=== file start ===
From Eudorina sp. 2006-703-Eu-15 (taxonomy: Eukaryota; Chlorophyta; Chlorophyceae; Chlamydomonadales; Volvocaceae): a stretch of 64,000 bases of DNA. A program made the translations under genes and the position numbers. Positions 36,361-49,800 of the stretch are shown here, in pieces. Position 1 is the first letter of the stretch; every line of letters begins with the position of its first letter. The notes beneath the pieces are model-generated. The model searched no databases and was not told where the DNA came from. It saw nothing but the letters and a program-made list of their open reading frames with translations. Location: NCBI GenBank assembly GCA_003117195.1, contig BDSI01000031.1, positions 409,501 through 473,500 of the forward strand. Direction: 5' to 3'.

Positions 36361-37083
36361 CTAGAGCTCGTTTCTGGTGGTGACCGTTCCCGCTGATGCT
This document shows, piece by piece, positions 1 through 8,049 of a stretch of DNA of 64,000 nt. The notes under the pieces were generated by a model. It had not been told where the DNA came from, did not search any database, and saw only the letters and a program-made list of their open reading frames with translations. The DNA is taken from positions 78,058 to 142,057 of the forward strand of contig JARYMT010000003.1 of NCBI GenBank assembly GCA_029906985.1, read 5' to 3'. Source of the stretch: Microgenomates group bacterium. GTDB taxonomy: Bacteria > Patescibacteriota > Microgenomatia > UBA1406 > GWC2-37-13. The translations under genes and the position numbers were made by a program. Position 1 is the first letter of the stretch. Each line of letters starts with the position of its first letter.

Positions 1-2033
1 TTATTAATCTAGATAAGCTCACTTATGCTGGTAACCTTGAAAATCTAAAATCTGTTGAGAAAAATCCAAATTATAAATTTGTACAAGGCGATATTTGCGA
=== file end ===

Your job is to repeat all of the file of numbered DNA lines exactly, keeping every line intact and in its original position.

From Eudorina sp. 2006-703-Eu-15 (taxonomy: Eukaryota; Chlorophyta; Chlorophyceae; Chlamydomonadales; Volvocaceae): a stretch of 64,000 bases of DNA. A program made the translations under genes and the position numbers. Positions 36,361-49,800 of the stretch are shown here, in pieces. Position 1 is the first letter of the stretch; every line of letters begins with the position of its first letter. The notes beneath the pieces are model-generated. The model searched no databases and was not told where the DNA came from. It saw nothing but the letters and a program-made list of their open reading frames with translations. Location: NCBI GenBank assembly GCA_003117195.1, contig BDSI01000031.1, positions 409,501 through 473,500 of the forward strand. Direction: 5' to 3'.

Positions 36361-37083
36361 CTAGAGCTCGTTTCTGGTGGTGACCGTTCCCGCTGATGCT
This document shows, piece by piece, positions 1 through 8,049 of a stretch of DNA of 64,000 nt. The notes under the pieces were generated by a model. It had not been told where the DNA came from, did not search any database, and saw only the letters and a program-made list of their open reading frames with translations. The DNA is taken from positions 78,058 to 142,057 of the forward strand of contig JARYMT010000003.1 of NCBI GenBank assembly GCA_029906985.1, read 5' to 3'. Source of the stretch: Microgenomates group bacterium. GTDB taxonomy: Bacteria > Patescibacteriota > Microgenomatia > UBA1406 > GWC2-37-13. The translations under genes and the position numbers were made by a program. Position 1 is the first letter of the stretch. Each line of letters starts with the position of its first letter.

Positions 1-2033
1 TTATTAATCTAGATAAGCTCACTTATGCTGGTAACCTTGAAAATCTAAAATCTGTTGAGAAAAATCCAAATTATAAATTTGTACAAGGCGATATTTGCGA